After the cleanup was complete, we sat in our site, drinking a well-earned beer and discussed why we had lost so many dishes. We had not travelled on any gravel roads so we attributed the problem to the greater sway of a rear kitchen. And it hadn?t helped that the upper cupboards had no dividers, allowing everything to slide from one side to the other. Also, due to a shortage of lower cabinets, I had stowed some heavy pots up top, and their momentum had clearly contributed to the mess.
But this was an exploratory journey?exploring how our new unit performed and also exploring the Cowichan Valley. Soon we were unhooked and on our way to try and find Nitinat Lake. Somehow we must have taken some wrong turns and missed this large body of water in virgin old-growth rainforest. Still, it was a pleasant afternoon.
The next day our destination was better mapped?we decided to drive the Pacific Marine Circle route. This approximately 250 km route was all paved or had surface-treated roads.
Wending through mountain valleys where logged-off areas sported a new mantle of wildflowers and young trees, into older forest, we stopped at many forestry sites and points of interest. The Harris Creek spruce tree, reputed to be the largest spruce in the world, was worth a look and lakes with such names as Lizard and Fairy all warranted a stop, a walk, or a picnic lunch. It continued to drizzle much of the day but we still wished we had brought a canoe for a leisurely paddle on these secluded lakes.
We fell in love with the San Juan River area near Port Renfrew, which is also the head of the popular West Coast Trail. Wandering the beach for hours, we watched a boat running for harbor ahead of the brewing clouds.
From Port Renfrew we travelled toward Jordan Rive,r which is an awesome surfing spot when the seas are high. There are also entry points for day hikes along a marine trail between Port Renfrew and Jordan River. All too soon, we were in Sooke, outside Victoria, and on our way back up Highway 17 for our return to Lake Cowichan. There were so many things we could have seen, including the Sooke Potholes, but we had elected to take this tour in one day. Several days are recommended.
The next morning we pulled out of our site in Gordon Bay Park and decided to stop along the trestle trails and explore the Skutz Falls area just outside Lake Cowichan. Len and I spent several hours walking different sections of these trails. The trestles are beautifully restored and afford wonderful views of the river below as well as the lushly treed slopes.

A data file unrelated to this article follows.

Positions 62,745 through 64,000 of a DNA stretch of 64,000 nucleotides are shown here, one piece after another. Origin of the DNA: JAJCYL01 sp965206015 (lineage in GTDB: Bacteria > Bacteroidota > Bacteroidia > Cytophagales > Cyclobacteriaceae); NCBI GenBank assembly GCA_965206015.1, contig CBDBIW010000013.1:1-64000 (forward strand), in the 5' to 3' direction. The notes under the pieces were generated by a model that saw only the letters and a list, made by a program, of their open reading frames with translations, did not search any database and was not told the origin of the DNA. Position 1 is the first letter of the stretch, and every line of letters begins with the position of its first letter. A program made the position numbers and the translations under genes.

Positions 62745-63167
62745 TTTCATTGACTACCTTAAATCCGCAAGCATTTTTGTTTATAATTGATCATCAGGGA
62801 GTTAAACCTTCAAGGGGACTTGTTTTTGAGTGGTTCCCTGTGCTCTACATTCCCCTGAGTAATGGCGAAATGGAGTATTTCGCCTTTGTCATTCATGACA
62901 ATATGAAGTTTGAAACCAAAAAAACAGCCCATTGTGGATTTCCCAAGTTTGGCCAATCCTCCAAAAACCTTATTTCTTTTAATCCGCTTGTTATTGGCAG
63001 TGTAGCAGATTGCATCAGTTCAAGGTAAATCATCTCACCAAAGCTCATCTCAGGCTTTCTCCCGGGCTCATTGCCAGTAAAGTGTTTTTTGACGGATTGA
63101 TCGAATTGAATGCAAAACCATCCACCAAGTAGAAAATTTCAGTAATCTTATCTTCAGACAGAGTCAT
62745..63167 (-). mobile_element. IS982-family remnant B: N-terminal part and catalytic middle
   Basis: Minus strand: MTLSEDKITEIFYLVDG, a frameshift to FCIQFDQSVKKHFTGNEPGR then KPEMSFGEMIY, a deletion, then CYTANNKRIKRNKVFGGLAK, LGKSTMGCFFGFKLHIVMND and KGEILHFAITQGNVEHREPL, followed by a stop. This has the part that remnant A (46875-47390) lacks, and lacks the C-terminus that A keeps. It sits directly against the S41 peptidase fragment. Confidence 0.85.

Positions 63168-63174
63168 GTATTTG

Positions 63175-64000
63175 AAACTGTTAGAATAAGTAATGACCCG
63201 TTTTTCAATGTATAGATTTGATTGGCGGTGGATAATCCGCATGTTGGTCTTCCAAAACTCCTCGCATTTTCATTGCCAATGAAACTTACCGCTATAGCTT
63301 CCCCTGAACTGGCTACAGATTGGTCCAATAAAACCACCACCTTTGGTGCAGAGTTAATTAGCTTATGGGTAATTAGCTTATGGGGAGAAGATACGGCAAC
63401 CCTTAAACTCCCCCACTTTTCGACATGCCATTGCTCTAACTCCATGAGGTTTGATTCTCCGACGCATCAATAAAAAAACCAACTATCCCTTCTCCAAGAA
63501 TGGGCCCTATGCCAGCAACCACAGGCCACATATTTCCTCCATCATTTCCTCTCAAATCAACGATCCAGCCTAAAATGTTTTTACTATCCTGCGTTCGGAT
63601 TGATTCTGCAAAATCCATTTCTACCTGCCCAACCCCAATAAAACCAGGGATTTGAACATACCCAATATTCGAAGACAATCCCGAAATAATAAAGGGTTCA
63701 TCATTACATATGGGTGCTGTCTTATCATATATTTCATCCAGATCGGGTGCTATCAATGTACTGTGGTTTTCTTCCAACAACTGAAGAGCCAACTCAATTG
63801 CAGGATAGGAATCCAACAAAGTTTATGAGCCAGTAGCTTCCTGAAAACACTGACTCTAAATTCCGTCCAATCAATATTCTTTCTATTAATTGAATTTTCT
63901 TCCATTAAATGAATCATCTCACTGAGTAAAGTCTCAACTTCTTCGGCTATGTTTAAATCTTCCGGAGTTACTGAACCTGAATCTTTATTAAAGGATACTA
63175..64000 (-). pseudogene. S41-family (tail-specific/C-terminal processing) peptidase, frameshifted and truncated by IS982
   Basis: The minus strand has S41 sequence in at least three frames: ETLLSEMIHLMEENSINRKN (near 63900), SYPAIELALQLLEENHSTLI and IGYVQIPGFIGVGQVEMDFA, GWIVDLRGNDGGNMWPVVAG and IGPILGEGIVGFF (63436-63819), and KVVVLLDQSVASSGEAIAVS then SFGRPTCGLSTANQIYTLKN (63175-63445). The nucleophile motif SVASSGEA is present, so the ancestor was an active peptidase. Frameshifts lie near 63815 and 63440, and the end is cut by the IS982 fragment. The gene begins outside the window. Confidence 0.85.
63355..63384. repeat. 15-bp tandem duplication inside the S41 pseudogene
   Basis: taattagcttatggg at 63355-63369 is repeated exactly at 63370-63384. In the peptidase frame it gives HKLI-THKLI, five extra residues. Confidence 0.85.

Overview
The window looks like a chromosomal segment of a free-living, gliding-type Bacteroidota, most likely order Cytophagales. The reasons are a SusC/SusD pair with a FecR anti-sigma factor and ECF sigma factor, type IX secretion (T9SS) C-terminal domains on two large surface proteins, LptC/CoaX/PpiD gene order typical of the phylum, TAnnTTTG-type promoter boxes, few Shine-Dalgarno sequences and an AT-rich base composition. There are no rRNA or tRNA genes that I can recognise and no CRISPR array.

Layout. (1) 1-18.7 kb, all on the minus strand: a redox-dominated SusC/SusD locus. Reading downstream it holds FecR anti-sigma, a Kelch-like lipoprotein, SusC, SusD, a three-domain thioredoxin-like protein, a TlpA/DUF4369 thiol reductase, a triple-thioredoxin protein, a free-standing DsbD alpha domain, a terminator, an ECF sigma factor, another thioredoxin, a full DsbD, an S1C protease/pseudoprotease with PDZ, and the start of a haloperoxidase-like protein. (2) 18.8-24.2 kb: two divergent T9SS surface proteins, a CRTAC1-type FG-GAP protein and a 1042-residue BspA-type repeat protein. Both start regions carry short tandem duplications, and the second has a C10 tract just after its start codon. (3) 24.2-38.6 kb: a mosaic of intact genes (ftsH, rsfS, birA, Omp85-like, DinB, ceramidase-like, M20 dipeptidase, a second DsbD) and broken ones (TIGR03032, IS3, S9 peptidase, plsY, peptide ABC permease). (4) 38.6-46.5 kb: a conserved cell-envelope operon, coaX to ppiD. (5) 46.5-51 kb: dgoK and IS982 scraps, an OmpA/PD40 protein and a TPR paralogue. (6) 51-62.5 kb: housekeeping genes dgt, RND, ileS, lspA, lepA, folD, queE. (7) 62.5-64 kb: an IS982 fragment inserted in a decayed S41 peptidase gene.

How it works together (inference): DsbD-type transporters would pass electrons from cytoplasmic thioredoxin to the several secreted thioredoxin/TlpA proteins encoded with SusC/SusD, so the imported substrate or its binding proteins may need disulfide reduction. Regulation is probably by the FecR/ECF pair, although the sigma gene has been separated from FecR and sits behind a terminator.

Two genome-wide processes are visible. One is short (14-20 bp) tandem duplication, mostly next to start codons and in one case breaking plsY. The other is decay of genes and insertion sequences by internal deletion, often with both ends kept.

We returned home, feeling refreshed and excited about having rejoined the travelling RV gang. Little did we know that the next time we took the 5th wheel out, it would be to live in. I had retired a year earlier but I have always thought the semi-retired life was a good mix so I accepted a four-month contract of employment. This meant uprooting our home from Vancouver Island to the beautiful Brae Island Regional site in Fort Langley.
While I went to work for the day, Len amused himself making modifications to the 5th wheel. He built separating compartments for the dishes, and repaired some other minor issues. He was also in charge of water hose insulation, propane acquisition and meal preparations. Pretty good life for me!
We had been a little leery about living in an RV during the winter months but soon found that our unit with its winter package was super comfortable. Our biggest challenge came one evening when the wind whipped our awning enough to shake the entire trailer. So in went the awning, which was kind of a shame since it had given us a sheltered front porch. We had three different sources of heat: propane furnace, heat strip, and an electric oil heater. We rarely used more than the latter, even when the mercury dipped to the minus double digits, unless we wanted to give the place a quick warm-up after a weekend absence.
Once that experience was over, we hauled the 5th home again where it waits for its next journey. I like to think it can hardly wait?I know I can?t.